He proves equally adept at bold showmanship (a bravura “frozen in time” sequence) and tender moments between lovers and friends. He shoots his hometown Oslo with the same sort of affection Greta Gerwig showed to Sacramento in Lady Bird.
The Worst Person in the World is funny, sad, smart and ultimately hopeful. That is a tribute to Trier’s Oscar-nominated screenplay, but also his direction, which manages to harness the film’s tricky, shifting tones into something quite beautiful.
And the winner is… Spielberg. Give the man his third directing Oscar. He should have at least that many already.
Only you, you’re the only thing I’ll see forever
In my eyes, in my words, and in everything I do
Nothing else but you ever
[TONY & MARIA]
And there’s nothing for me but Maria
Every sight that I see is Maria
[TONY, MARIA & BOTH]
Always you, every thought I’ll ever know
Everywhere I go, you’ll be
All the world is only
You and me!
It all began tonight
I saw you and the world went away
There’s only you tonight
What you are, what you do, what you say
Today, all day I had the feeling
A miracle would happen
I know now I was right
For here you are
And what was just a world is a star
[MARIA, TONY & BOTH]
The world is full of light
With suns and moons all over the place
Thе world is wild and bright
Going mad, shooting sparks into space
[TONY & BOTH]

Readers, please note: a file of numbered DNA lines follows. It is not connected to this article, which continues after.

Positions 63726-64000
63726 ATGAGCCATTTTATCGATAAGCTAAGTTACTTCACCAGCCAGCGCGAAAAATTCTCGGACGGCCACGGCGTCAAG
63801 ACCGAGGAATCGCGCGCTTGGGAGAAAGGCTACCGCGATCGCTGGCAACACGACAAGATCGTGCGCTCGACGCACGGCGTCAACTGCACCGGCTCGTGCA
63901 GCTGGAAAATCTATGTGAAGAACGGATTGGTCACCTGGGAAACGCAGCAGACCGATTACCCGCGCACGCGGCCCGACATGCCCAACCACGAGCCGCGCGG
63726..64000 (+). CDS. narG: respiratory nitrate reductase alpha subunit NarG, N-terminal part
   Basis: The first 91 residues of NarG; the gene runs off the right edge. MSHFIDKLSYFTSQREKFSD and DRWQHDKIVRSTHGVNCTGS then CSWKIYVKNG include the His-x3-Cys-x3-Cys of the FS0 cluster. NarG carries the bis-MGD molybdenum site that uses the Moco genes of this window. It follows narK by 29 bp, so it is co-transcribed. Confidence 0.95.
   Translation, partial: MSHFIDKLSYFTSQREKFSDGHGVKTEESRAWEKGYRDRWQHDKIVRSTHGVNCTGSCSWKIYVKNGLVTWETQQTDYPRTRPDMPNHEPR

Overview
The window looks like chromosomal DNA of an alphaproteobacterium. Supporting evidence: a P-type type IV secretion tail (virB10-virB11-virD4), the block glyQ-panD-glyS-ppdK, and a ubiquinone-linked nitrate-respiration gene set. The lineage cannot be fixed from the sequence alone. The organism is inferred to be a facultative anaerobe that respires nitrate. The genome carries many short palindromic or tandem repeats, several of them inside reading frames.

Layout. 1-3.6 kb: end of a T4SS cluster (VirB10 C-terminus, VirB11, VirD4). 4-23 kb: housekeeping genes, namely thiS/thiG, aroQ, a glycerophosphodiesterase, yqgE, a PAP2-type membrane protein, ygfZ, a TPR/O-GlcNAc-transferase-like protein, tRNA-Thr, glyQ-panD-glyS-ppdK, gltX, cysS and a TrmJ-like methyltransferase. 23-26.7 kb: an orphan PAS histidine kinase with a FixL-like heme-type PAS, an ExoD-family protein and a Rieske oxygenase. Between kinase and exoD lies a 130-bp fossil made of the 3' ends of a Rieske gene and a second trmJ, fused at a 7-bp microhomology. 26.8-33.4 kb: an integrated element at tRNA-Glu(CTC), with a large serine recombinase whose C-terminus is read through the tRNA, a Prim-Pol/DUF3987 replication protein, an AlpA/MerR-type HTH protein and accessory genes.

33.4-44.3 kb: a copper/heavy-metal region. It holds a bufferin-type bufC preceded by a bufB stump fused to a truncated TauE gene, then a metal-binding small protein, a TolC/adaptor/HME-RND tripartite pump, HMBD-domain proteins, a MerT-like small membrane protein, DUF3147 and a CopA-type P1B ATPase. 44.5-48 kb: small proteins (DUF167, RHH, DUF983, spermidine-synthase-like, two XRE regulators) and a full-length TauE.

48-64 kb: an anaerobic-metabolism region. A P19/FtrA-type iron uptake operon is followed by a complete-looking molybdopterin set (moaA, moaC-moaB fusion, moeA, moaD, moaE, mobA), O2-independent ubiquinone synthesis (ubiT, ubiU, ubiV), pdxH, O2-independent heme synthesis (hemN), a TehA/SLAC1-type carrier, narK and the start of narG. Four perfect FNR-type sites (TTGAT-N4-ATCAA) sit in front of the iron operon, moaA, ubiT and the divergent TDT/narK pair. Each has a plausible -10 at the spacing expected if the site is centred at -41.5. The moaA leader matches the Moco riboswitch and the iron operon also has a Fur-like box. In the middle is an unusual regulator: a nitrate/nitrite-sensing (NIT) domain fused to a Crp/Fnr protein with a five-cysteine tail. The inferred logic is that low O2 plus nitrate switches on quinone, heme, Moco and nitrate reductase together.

Today the world was just an address
A placе for me to live in
No better than all right
But here you are
And what was just a world is a star
María, vente pa’ dentro.
Sí, ya voy, me estoy vistiendo. Tomorrow.
Sí, okay. Wait, wait… I forgot why I called you.
I’ll wait till you remember.
Good night, good night
Sleep well and when you dream
Dream of me
I’m with you on West Side Story, but the rest of your selections I either saw and didn’t like all that much or have no desire to see at all.
I’d only read part of del Toro’s praise, so thank you for the link. I love his comparison to Salieri… “slow down; you’re going too fast!” And his insistence that we recognize and honor the artisans of cinema (and award them live during the Oscars!).
I’ve only seen two of the films you list here, and I can appreciate your pick of both Spielberg, who I hope will take home the statue, and Bravo, who made one f the freshest films I’ve seen in ages. The 30 minutes or so I saw of French Dispatch left me feeling that this was the same old, same old. While I admire Anderson’s craft, I want to see him do something different. I’m eager to see The Worst Person in the World, and, if only to weigh in on the internal family debate, Red Rocket. 🙂
I would put Joe Wright on my list, as he did for Cyrano what Spielberg did for WSS, especially in “Wherever I Fall,” a scene that was a highlight of the year. I might also include Sian Heder for directing one of the most touching and enjoyable films of the year and providing rich material for wonderful actors who often don’t get the opportunity to play such realized characters. Those are the two that immediately came to mind. I’ll reflect a bit and come back to add my final two favorite directors of the year.
I hadn’t realized you left off Kenneth Branagh, so I’ll add him back along with Michael Sarnoski for Pig.
I have no problem with Spielberg being chosen. He is always amazing and West Side Story was wonderful. Would love to see him win.
First of all thank you for these incredible reviews! I must be honest and say I have been a bad film consumer this past year and need to catch up on all these Oscar contenders. Your words on “Red Rocket” make me eager to see the film and I can’t wait to watch it now. Wes Anderson is often hit or miss for me and I heard mixed feelings on French Dispatch, but now I’m eager to give that a watch too!